Nearly all schools closed at some point during the pandemic. Reviewing the evidence so far, Jo Blanden (University of Surrey/CEP, LSE), Matthias Doepke (Northwestern) and Jan Stuhler (Universidad Carlos III de Madrid) warn that these closures will have a major negative impact on educational inequality.
Ninety-four percent of the world’s student population was affected by school and university closures in the spring of 2020, according to UNESCO. By May 2021, schools across countries had been fully closed for an average of 17 weeks. These closures varied widely in length, and were only partially determined by infection rates. Students in many developing nations, and in some US states, experienced closures that lasted more than a year — whereas there were no designated school closures at all in Belarus and Burundi. Closures were particularly long in China, Indonesia, and some countries in Southern Europe, but of similar intensity in most other countries.
School closures have been especially controversial in the US and Canada, where they have continued much longer than in other developed economies. In the US, closures were determined at the state or school district level, resulting in substantial variation in children’s experiences, as well as posing a challenge for the systematic collection of data. Evidence from mobile phone locations indicates that nine out of 10 schools were closed in April 2020, falling to 40 percent in September but then rising again to 56 percent in December of that year. Halloran et al. (2021) use school district-level data from 12 US states for the 2020–2021 academic year and show that shares of in-person schooling time varied from 9 percent in Virginia to 98 percent in Florida.
Learning losses, once incurred, are difficult to compensate for later
Learning is a cumulative process, where skills acquired at one life stage foster further learning later on. This means that learning losses, once incurred, are difficult to compensate for later. Many of the schoolchildren affected by the pandemic are therefore likely to enter adult life with fewer skills and lower educational attainment than they would have otherwise. This loss of what economists call ‘human capital’ will be reflected in lower lifetime earnings at the individual level, and could result in a lower stock of human capital and lower national income at the aggregate level for decades to come.
We are particularly interested in whether school closures increase educational inequality by differentially impacting children from different socio-economic backgrounds. There are two reasons why this might occur. First, the incidence of school closures themselves may vary by social background, for instance when public schools close while private schools attended by richer families stay open. Second, children from disadvantaged backgrounds might experience greater learning loss if their school closes. Children’s learning depends on inputs from educational institutions, parental inputs, and neighbourhood and peer effects. The potential for other inputs to compensate when schools are closed is likely to differ across families.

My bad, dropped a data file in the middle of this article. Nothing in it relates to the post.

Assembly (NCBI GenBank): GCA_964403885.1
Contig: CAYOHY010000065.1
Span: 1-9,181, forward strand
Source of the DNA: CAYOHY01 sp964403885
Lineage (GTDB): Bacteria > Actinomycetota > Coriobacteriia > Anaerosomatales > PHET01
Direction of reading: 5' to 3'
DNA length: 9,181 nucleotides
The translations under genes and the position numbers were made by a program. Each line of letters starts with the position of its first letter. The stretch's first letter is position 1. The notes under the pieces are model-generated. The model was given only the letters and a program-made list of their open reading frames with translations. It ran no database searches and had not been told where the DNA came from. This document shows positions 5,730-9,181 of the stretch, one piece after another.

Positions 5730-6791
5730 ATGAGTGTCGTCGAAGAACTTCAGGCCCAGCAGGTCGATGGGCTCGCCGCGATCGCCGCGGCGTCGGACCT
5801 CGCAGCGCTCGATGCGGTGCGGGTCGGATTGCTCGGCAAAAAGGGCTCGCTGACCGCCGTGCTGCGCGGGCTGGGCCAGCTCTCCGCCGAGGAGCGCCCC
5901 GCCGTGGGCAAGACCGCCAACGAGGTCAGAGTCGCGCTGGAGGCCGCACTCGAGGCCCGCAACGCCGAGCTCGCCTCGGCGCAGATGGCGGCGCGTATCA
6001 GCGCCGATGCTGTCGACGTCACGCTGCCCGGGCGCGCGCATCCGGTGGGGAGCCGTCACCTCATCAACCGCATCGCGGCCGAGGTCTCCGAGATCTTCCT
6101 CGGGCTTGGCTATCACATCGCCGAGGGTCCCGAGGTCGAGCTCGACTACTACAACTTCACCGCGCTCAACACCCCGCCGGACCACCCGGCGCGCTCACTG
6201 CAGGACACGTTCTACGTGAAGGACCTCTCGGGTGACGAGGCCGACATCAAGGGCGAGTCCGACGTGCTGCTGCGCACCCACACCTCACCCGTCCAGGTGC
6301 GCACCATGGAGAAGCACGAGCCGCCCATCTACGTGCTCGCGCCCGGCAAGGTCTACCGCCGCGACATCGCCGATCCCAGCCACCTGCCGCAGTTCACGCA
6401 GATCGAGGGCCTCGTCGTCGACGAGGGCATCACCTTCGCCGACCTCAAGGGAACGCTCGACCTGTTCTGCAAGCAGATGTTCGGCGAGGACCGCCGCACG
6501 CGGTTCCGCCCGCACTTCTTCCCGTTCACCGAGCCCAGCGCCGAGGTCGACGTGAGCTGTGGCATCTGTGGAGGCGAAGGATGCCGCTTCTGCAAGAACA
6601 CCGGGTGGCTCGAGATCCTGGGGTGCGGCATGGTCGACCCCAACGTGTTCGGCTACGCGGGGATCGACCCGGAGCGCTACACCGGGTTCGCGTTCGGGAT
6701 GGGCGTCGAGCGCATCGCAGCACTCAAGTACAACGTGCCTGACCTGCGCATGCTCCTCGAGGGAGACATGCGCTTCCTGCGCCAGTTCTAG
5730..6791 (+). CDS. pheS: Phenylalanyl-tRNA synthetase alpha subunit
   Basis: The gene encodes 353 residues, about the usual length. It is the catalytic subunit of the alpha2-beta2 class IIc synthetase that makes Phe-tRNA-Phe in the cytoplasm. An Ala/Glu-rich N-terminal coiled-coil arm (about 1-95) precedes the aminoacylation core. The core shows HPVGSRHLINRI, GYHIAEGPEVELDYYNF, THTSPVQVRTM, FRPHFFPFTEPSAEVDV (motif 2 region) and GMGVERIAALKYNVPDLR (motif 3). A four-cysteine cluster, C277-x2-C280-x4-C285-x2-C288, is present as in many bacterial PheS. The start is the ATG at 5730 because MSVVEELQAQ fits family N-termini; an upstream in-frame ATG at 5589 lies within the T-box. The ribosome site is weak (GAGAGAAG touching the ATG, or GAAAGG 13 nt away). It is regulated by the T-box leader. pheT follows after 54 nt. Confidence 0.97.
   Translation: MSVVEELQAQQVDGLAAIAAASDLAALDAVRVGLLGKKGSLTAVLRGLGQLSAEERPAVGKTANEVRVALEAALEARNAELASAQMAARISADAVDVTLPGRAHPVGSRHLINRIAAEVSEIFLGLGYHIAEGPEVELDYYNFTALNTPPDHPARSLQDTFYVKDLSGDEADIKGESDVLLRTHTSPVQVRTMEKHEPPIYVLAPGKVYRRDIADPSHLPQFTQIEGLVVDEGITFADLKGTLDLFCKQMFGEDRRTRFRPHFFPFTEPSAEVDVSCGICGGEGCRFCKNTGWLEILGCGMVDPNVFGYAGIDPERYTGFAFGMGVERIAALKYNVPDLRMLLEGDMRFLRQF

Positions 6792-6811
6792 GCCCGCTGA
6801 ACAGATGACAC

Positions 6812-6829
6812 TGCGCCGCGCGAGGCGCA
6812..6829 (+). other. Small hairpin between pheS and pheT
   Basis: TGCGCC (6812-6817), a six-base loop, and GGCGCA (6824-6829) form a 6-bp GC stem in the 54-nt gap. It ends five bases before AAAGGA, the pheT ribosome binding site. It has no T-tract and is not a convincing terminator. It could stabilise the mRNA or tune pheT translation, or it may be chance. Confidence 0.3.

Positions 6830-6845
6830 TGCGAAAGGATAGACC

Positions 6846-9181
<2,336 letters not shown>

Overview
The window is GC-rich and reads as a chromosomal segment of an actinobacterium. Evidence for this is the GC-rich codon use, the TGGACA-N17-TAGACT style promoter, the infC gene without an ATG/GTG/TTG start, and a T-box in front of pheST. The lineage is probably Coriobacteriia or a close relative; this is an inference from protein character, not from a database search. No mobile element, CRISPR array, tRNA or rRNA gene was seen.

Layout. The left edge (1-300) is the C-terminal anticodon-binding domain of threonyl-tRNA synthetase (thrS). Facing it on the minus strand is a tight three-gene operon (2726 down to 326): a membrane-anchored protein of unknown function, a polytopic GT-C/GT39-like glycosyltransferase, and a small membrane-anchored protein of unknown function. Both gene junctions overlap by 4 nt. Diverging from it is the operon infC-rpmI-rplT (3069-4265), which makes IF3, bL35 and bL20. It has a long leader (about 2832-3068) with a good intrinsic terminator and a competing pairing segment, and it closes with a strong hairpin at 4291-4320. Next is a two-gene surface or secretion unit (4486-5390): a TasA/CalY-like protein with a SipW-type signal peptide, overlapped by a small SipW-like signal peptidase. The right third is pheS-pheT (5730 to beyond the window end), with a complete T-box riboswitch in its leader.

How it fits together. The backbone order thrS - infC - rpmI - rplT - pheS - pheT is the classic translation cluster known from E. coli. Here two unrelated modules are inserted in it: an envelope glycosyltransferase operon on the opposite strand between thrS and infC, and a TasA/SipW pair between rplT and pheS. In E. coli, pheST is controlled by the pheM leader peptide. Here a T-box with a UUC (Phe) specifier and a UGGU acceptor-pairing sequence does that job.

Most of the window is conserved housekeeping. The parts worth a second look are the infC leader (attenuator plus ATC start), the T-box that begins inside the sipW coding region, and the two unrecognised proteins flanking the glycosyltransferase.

During the closures, the inputs provided by schools and teachers were often delivered via online education. Yet just how well virtual education can replace in-person schooling depends on factors such as having a reliable internet connection, functioning tablets or laptops, and a quiet work environment, all of which are more likely to be met in higher-income families. Parents also play an important role, and richer parents may not only be more capable of assisting their children in making up for lost time but also more likely to work from home, so they can help if need be.
School closures are not the only mechanism through which the pandemic may impact educational inequality. Its macroeconomic effects could decrease parents’ income and educational investments, reduce public spending on schooling, or affect the returns and incentives to acquiring education. The full impact of all of these changes on educational inequality will gradually emerge over the next few years, but researchers are already offering predictions based on several sources; from pre-pandemic evidence on the consequences of school closures, from early evidence from the pandemic, and from structural modelling of its long-run impact.
School closures in the US in the autumn of 2020 were more common for students from ethnic minorities
The pre-pandemic evidence suggests that COVID could increase educational inequality via two channels: a greater incidence of school closures in low-income neighbourhoods, and a greater learning loss conditional on closure among disadvantaged students. Indeed, early work on the pandemic supports both channels. Parolin and Lee (2021) show that school closures in the US in the autumn of 2020 were more common for students from ethnic minorities. School closures were also more widespread in institutions with lower third grade math scores, more homeless students, more students with limited English proficiency, and a larger share of students eligible for free or subsidised lunch. Halloran et al. (2021) confirm this picture, documenting that districts with a greater share of black students and a higher share of students receiving free lunches offered less in-person schooling.